Building Green With Mushrooms

It's become chic in certain circles to know your carbon footprint, but few ultragreens know what they're missing. The calculators that tally an individual's contribution to global warming rarely take account of materials that go into our homes and offices. Factories that make concrete, drywall and foam insulation are big carbon sources. Cement (a component of concrete) accounts for 5 percent of global carbon emissions.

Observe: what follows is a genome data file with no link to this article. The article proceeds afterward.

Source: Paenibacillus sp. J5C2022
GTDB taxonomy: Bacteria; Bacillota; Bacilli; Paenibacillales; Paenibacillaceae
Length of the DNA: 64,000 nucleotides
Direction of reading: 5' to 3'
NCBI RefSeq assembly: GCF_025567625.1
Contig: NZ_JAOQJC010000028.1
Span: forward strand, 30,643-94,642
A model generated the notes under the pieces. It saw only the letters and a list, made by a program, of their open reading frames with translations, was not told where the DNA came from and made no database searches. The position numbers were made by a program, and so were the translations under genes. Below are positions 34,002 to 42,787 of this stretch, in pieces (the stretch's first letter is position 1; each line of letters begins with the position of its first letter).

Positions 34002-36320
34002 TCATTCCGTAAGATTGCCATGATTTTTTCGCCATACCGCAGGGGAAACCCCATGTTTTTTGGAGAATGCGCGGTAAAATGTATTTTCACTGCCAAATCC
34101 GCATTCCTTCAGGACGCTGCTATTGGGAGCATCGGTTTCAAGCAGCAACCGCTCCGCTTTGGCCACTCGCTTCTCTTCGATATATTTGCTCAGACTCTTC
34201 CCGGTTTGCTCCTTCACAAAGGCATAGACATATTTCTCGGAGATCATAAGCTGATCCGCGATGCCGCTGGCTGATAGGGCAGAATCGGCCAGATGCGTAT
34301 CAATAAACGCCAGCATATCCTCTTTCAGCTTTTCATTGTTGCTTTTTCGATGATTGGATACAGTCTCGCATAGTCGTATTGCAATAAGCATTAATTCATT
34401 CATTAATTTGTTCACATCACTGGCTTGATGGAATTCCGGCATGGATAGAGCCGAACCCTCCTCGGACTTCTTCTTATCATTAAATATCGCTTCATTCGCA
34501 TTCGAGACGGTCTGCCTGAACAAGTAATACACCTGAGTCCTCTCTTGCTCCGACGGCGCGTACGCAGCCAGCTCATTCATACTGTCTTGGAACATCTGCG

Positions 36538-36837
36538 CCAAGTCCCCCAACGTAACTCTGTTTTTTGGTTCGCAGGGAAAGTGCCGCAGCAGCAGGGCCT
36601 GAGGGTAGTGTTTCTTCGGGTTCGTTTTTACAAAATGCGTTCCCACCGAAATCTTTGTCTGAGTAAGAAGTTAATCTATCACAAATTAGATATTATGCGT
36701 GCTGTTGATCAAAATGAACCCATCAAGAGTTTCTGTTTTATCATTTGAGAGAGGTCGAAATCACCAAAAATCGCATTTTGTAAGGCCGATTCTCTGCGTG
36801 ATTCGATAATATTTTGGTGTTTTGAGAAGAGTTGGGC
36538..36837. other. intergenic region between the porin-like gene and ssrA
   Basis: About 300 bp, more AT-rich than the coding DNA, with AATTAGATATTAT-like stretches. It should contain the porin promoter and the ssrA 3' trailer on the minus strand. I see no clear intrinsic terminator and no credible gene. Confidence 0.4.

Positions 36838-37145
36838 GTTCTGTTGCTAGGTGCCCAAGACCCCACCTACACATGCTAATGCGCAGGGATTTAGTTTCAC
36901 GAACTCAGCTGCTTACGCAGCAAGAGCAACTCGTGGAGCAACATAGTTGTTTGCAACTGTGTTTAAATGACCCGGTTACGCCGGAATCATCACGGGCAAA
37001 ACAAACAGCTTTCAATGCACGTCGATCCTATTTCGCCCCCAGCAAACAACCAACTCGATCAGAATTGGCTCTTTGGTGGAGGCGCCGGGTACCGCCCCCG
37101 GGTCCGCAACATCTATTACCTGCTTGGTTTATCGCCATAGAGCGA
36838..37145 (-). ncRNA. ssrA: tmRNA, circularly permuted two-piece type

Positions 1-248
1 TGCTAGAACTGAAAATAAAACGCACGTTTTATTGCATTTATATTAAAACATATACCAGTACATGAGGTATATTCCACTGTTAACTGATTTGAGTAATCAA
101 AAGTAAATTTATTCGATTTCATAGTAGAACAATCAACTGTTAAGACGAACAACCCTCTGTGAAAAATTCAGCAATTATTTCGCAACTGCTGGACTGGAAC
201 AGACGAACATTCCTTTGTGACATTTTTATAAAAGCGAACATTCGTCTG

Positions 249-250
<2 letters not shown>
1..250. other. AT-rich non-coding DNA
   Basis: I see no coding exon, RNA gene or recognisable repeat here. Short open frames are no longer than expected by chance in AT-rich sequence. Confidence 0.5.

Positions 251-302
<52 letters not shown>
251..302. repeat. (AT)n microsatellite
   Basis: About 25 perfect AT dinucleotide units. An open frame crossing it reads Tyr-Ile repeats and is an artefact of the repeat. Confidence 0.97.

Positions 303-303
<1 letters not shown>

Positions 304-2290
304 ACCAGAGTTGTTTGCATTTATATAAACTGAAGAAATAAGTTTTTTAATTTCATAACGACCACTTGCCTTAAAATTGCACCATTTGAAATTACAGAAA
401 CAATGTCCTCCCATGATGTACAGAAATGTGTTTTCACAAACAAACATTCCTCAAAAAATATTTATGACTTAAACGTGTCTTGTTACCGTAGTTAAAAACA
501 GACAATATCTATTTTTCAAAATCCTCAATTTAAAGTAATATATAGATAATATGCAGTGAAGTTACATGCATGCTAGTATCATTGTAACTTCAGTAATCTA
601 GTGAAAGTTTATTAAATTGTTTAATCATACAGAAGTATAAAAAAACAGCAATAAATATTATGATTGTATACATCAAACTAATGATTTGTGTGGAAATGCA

Some new building technologies are emerging as potential alternatives. Geopolymer cements, a byproduct of steel and power plants, and a non-gypsum alternative to standard plasterboard for drywall could cut emissions by at least 80 percent over traditional materials because they can be made at relatively low temperatures. Ecovative Design, a firm in Troy, New York, has developed a carbon-neutral, biodegradable insulation that could replace energy-intensive foam panels made from polystyrene or polyurethane. The technology is based on an organic resin extracted from mushrooms. Time (and regulators) will tell whether these technologies merely serve niche markets or cut the true size of our carbon footprint.